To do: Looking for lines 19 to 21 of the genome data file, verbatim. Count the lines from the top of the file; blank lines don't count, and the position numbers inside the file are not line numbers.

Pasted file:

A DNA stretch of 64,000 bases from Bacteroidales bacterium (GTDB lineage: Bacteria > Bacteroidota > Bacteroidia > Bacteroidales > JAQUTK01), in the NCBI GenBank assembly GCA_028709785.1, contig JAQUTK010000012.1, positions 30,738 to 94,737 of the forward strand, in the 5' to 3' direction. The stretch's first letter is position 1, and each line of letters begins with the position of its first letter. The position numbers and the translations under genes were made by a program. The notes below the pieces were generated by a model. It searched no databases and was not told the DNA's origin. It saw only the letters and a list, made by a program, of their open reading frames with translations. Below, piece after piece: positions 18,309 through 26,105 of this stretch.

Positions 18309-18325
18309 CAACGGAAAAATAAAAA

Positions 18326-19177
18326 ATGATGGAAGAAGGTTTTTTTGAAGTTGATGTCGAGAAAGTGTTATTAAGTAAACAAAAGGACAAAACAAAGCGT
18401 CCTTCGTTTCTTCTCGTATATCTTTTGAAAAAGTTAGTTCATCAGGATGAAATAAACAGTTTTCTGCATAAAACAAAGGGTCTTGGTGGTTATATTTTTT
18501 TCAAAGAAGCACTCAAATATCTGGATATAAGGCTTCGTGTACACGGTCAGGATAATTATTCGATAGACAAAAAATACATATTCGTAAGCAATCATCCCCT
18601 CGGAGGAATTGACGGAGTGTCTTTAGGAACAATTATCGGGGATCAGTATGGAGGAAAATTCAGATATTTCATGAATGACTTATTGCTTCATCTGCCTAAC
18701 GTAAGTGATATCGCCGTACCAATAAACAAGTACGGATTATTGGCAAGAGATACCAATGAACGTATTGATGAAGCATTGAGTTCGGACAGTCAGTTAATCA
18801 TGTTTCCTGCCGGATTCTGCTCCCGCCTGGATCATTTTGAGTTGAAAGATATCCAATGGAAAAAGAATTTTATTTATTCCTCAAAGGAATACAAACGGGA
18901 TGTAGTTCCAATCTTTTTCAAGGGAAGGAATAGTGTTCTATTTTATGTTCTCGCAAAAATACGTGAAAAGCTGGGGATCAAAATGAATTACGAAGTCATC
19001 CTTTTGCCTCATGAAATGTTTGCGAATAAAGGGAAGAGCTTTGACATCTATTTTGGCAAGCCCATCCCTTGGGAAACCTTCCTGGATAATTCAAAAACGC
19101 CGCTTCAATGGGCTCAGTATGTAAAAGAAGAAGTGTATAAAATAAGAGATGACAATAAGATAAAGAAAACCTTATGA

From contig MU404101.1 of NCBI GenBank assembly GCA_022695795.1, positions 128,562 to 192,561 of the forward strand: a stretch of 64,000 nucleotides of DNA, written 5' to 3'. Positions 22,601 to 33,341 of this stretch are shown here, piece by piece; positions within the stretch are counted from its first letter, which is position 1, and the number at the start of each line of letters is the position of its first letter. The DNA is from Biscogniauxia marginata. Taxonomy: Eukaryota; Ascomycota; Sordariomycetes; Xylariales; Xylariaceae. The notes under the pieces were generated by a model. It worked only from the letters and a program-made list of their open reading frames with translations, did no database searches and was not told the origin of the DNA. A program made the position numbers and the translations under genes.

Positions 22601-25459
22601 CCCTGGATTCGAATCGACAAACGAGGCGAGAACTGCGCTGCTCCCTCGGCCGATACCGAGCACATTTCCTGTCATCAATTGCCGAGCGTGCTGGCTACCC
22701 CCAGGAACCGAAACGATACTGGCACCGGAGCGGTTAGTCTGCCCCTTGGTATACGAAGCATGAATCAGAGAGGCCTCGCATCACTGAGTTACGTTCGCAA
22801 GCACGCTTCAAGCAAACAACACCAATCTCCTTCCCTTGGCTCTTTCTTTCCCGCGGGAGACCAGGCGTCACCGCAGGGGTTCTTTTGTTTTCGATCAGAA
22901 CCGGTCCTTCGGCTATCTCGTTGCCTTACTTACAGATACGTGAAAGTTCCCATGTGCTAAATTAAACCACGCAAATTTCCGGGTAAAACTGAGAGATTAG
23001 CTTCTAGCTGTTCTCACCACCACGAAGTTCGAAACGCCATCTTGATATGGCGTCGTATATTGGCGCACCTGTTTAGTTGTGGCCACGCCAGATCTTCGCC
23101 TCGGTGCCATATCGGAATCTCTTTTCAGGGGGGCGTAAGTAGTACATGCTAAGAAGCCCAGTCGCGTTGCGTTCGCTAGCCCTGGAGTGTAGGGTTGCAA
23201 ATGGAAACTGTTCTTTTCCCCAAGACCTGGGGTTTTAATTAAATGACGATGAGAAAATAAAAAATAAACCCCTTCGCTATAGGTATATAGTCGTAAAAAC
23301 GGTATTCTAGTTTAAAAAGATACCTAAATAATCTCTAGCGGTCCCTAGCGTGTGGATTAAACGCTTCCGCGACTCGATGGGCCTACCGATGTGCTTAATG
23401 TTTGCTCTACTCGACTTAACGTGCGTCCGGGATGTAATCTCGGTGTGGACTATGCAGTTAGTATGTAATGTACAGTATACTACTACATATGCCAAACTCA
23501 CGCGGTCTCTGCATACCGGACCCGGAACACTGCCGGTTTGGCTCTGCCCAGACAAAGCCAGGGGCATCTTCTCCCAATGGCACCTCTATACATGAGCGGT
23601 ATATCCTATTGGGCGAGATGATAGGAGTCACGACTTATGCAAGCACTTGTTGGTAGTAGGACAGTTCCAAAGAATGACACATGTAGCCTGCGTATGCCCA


22901 CCGGTCCTTCGGCTATCTCGTTGCCTTACTTACAGATACGTGAAAGTTCCCATGTGCTAAATTAAACCACGCAAATTTCCGGGTAAAACTGAGAGATTAG
23001 CTTCTAGCTGTTCTCACCACCACGAAGTTCGAAACGCCATCTTGATATGGCGTCGTATATTGGCGCACCTGTTTAGTTGTGGCCACGCCAGATCTTCGCC
23101 TCGGTGCCATATCGGAATCTCTTTTCAGGGGGGCGTAAGTAGTACATGCTAAGAAGCCCAGTCGCGTTGCGTTCGCTAGCCCTGGAGTGTAGGGTTGCAA